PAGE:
The issue of human rights concerns all of us. In all parts of the world, people and governments continue to commit acts such as torture, arbitrary detention, extra-judicial killing, and other human rights abuses against individuals. It is important to have an understanding of basic human rights and freedoms in order to prevent abuses from taking place. Some governments attempt to define human rights on the basis of cultural differences. This distinction ignores the universal nature of human rights which recognizes that all human beings everywhere have common basic needs and should be treated with equal human dignity.
Individuals and governments which fail to uphold human rights standards are accountable to their people and to the world community. By understanding human rights, one can develop a sense of responsibility toward defending and advocating respect for human rights as well as expressing concern for those people whose human rights have been or are being violated. Human rights violations can only be remedied if one realises his or her basic ‘ rights and is willing to work for the promotion and protection of the human rights of oneself and of others.
Human rights education enables individuals and groups to become aware of the universal standards set forth in internationally recognised human rights instruments and increases understanding of both the personal and communal nature of human rights. Human rights thus become relevant to people’s relationships with each other as well as with the state and other entities. It is only through the realisation of human rights that social justice and human freedom can be achieved.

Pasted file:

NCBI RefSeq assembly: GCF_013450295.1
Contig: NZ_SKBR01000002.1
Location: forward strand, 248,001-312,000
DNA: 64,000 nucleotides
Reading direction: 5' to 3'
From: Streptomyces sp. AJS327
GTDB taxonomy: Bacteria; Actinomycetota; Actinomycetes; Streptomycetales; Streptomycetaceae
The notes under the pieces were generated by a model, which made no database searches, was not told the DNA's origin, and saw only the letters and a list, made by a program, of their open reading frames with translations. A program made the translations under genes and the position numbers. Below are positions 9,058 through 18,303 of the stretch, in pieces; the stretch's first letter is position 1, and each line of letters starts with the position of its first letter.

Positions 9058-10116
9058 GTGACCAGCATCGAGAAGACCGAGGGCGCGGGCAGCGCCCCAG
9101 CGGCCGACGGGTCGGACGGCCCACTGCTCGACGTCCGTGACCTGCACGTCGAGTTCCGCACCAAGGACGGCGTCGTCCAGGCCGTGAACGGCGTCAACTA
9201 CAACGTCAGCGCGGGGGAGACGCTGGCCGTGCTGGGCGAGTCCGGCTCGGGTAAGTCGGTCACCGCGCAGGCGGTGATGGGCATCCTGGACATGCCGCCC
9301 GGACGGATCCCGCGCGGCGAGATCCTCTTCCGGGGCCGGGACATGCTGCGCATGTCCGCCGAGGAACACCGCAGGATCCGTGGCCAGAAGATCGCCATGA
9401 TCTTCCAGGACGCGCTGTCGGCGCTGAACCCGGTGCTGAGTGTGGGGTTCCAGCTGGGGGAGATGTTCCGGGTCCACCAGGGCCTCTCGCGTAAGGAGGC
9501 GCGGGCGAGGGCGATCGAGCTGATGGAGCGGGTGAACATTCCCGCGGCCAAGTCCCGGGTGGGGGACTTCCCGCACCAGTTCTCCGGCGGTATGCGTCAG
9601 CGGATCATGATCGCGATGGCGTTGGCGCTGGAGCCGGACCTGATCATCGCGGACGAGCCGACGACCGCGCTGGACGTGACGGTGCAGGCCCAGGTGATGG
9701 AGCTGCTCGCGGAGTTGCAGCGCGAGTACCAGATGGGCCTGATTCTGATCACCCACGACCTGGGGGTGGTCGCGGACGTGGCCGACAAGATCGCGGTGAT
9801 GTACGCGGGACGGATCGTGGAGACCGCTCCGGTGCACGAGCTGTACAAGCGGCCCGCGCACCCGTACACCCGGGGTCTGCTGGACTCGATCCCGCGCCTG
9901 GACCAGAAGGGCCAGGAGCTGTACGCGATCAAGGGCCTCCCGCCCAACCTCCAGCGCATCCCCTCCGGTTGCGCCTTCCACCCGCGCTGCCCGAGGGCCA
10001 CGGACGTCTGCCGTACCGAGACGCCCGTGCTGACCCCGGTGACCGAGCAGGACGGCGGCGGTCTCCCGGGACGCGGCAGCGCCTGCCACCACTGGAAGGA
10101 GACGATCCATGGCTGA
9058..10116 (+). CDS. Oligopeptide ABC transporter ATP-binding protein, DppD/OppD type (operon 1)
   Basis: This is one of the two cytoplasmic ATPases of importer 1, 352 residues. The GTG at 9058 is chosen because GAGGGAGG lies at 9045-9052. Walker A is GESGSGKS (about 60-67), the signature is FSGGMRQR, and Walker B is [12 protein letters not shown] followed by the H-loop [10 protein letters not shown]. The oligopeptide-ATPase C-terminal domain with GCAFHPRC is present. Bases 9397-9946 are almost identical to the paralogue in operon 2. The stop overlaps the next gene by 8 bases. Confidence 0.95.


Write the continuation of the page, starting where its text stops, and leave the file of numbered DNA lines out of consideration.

The Universal Declaration of Human Rights, drafted in the wake of the second world war, aims to ensure respect for human rights in all pans of the world. Since then, substantial efforts have been made to promote and protect human dignity and human rights. However, many people and governments continue to violate human rights resulting in barbarous acts against mankind.
Governments are obliged, under international law, to act as the protectors of universal human rights.
The history of human rights is a long one with its roots in many individual struggles for freedom and equality in different parts of the world. Its principles can also be found in most of the world’s religions and philosophies. The idea of human rights, therefore, pre-dates the United Nations, yet the creation of this international body represented the formal recognition of the importance of human rights in the world.
The area of human rights does not refer merely to violations. Human rights are becoming incorporated into many aspects of life; a type of social contract that fulfils people’s aspirations to live in dignity and freedom. Human Rights are also about the prevention of the misuse of power. The real protection of civil society can only come from its own creators: the people. People want to know that they are in full control of their lives and that they are recognized as unique individuals within society.
As the 20th century draws to a close, human rights in the world are confronted with many serious challenges and threats. Despite the many legal instruments and international mechanisms set up to ensure respect for human rights, shocking violations continue to take place in all parts of the world. Human rights are not a kind of miraculous cure for all the world’s ills; it is dependent on the people themselves to respect human dignity and work actively to end human suffering.